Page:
I am stage 3 low right now but because my tumour is so close to the main artery than they want to shrink it in hopes of the Whipple surgery so any help or information would be greatly appreciated
I saw your post and thought I'd try to give you some information about chemotherapy. There are many types and that means different potential side effects. Do you know what chemo drugs you will be given?
As to the side effects. I had 6 rounds of chemotherapy as part of my treatment for unknown primary cancer - not pancreatic. For me, the effects were cumulative and fatigue and bone and joint pain were the prominent issues. I started to lose my hair after the 2nd round of chemo so I shaved my head to even it out. I know you want to know from someone - not a pamphlet what to expect, and I had a look in the pancreatic cancer forum and did not see anyone that is recent on the site to answer those questions. The link below describes the various chemotherapy drugs that are used for pancreatic cancer. The side effects are included and will give you some information.
What I can tell you is as I said, side effects can become more severe as the treatments continue. The reason you get a break in between is to allow your body to recover before the next round. Chemo is non selective and kills not only cancer cells, but all cells. The good cells recover quickly and allows for us to continue on with the treatments.
Monitor yourself for fatigue, any nausea, fever and any other potential side effects you encounter. Tell your medical team if you develop issues that worsen and you have difficulty dealing with. For example, nausea can be helped with medications taken before and after the chemo, chemo dosages can be adjusted / stopped / changed if symptoms become too difficult to manage.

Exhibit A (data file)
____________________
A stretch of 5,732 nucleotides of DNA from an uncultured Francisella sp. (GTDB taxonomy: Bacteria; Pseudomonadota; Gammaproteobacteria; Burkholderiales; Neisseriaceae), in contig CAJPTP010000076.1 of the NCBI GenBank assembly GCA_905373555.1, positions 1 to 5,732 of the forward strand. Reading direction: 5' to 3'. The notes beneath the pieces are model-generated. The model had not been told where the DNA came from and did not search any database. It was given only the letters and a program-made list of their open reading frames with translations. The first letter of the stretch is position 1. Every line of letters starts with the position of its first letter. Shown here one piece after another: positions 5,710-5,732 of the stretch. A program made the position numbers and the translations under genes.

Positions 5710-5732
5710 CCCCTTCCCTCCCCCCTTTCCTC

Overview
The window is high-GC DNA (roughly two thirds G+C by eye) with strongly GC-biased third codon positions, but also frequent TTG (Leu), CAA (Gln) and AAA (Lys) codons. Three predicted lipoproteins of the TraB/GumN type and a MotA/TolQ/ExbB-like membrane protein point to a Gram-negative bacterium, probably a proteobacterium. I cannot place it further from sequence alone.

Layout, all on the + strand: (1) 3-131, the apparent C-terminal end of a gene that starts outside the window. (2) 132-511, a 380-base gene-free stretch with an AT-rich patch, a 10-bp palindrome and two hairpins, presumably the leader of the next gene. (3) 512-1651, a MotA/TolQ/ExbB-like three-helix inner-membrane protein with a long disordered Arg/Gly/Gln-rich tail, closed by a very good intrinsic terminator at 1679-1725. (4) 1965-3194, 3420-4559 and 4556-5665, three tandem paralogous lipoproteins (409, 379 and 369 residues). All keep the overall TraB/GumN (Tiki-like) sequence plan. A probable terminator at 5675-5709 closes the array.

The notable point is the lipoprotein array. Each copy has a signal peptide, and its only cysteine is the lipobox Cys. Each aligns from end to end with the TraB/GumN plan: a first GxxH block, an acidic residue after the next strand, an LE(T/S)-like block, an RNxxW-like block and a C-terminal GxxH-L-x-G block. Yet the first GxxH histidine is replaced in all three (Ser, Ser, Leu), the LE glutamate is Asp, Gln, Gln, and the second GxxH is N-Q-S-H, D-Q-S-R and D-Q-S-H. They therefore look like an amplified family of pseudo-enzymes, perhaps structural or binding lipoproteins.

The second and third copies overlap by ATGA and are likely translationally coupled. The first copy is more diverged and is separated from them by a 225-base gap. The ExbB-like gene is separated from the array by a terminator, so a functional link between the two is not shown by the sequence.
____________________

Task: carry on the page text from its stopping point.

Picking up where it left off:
Your own monitoring and keeping track is key to managing your treatment and reducing side effects as best you can. Recovery happens like everything else, and we are all going to recover at different rates. Hair grows back, fatigue reduces, and most other side effects subside with time.
I would suggest a proactive approach. Speak with your oncologist about what you can do to prep for chemo. Hydration is very important as is nutrition. Chemotherapy also reduces your immune system - so as with covid 19 precautions, use your mask - wash your hands and make sure those around you practice the same precautions and don't be in direct contact with anyone that is suffering cold / flu etc… You don't need to fight someone else's sickness - right?
So, I hope this helps start you out. I am also going to also tag @Island Girl and @Heartsafire into this post. I found they had undergone chemo for pancreatic and posted in the Treatments and Side Effects forum. Hopefully they will see this post and reply to you.
My belief in this site is that we share those exact same things that you took the time to write and words cannot express how thankful I am for your words
I'm glad my post helped. Sharing here makes a difference for all concerned.
Here is something else that will help you get information directly. When you want to reply to another members post - type the @sign and immediately start typing their name. The name or a list of names will appear as you type. Simply click on the name you want to, and it will turn blue on the screen. This way members see a post waiting for them to reply to.
And I hope the members I tagged reply as well to add some further information. Let us know what you discover about the chemo drugs - and tag me again if I can be of any further assistance.
Hi @Hanley72 I am in the same boat as you. I will be starting chemo next week for the first time, same regiment every 2 weeks with the hopes it will shrink tumour around some major arteries/veins before doing surgery. Thank you for asking your question and my thoughts are with you.